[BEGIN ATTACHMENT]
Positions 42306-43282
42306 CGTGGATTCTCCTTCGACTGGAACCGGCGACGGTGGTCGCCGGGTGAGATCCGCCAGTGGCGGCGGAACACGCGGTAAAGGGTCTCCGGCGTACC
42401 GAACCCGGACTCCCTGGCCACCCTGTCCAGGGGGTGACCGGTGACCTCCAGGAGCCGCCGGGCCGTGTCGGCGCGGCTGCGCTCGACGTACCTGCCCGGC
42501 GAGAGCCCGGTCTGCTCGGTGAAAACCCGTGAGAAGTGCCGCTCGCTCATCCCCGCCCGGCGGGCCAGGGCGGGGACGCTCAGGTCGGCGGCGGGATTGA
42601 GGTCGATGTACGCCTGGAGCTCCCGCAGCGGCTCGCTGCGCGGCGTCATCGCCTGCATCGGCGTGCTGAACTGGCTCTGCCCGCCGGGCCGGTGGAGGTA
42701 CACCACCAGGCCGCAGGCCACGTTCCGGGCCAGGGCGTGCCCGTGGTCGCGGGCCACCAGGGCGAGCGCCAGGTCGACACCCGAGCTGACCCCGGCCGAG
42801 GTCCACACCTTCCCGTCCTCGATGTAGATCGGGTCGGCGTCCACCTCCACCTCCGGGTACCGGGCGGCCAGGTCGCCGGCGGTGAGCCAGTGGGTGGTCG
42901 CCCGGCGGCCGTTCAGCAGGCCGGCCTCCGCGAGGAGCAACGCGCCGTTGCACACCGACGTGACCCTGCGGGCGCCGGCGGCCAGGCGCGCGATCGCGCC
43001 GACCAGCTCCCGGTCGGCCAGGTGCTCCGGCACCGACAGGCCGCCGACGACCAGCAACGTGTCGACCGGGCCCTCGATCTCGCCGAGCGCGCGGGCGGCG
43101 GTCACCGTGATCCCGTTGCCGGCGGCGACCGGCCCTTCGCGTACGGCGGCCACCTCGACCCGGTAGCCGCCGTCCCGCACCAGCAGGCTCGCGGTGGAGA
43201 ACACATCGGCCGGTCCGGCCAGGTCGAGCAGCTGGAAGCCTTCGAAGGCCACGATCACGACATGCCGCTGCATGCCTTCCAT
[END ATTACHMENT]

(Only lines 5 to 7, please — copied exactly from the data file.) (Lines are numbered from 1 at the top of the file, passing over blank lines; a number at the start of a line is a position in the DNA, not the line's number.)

42601 GGTCGATGTACGCCTGGAGCTCCCGCAGCGGCTCGCTGCGCGGCGTCATCGCCTGCATCGGCGTGCTGAACTGGCTCTGCCCGCCGGGCCGGTGGAGGTA
42701 CACCACCAGGCCGCAGGCCACGTTCCGGGCCAGGGCGTGCCCGTGGTCGCGGGCCACCAGGGCGAGCGCCAGGTCGACACCCGAGCTGACCCCGGCCGAG
42801 GTCCACACCTTCCCGTCCTCGATGTAGATCGGGTCGGCGTCCACCTCCACCTCCGGGTACCGGGCGGCCAGGTCGCCGGCGGTGAGCCAGTGGGTGGTCG